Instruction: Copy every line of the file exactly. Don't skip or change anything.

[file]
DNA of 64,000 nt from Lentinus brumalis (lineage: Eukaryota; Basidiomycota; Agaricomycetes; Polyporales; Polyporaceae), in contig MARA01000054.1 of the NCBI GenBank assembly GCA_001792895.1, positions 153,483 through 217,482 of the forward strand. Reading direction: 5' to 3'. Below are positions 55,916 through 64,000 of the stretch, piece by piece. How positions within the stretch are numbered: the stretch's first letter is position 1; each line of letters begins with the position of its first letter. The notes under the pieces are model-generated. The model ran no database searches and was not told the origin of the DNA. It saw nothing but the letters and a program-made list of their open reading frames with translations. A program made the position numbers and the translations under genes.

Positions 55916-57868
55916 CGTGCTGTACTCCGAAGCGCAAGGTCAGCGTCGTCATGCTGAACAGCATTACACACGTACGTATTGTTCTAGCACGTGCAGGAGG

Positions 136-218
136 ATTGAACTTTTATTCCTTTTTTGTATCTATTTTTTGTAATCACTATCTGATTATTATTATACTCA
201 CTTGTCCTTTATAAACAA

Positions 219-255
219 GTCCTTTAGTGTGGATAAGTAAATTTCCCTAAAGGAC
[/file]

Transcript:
DNA of 64,000 nt from Lentinus brumalis (lineage: Eukaryota; Basidiomycota; Agaricomycetes; Polyporales; Polyporaceae), in contig MARA01000054.1 of the NCBI GenBank assembly GCA_001792895.1, positions 153,483 through 217,482 of the forward strand. Reading direction: 5' to 3'. Below are positions 55,916 through 64,000 of the stretch, piece by piece. How positions within the stretch are numbered: the stretch's first letter is position 1; each line of letters begins with the position of its first letter. The notes under the pieces are model-generated. The model ran no database searches and was not told the origin of the DNA. It saw nothing but the letters and a program-made list of their open reading frames with translations. A program made the position numbers and the translations under genes.

Positions 55916-57868
55916 CGTGCTGTACTCCGAAGCGCAAGGTCAGCGTCGTCATGCTGAACAGCATTACACACGTACGTATTGTTCTAGCACGTGCAGGAGG

Positions 136-218
136 ATTGAACTTTTATTCCTTTTTTGTATCTATTTTTTGTAATCACTATCTGATTATTATTATACTCA
201 CTTGTCCTTTATAAACAA

Positions 219-255
219 GTCCTTTAGTGTGGATAAGTAAATTTCCCTAAAGGAC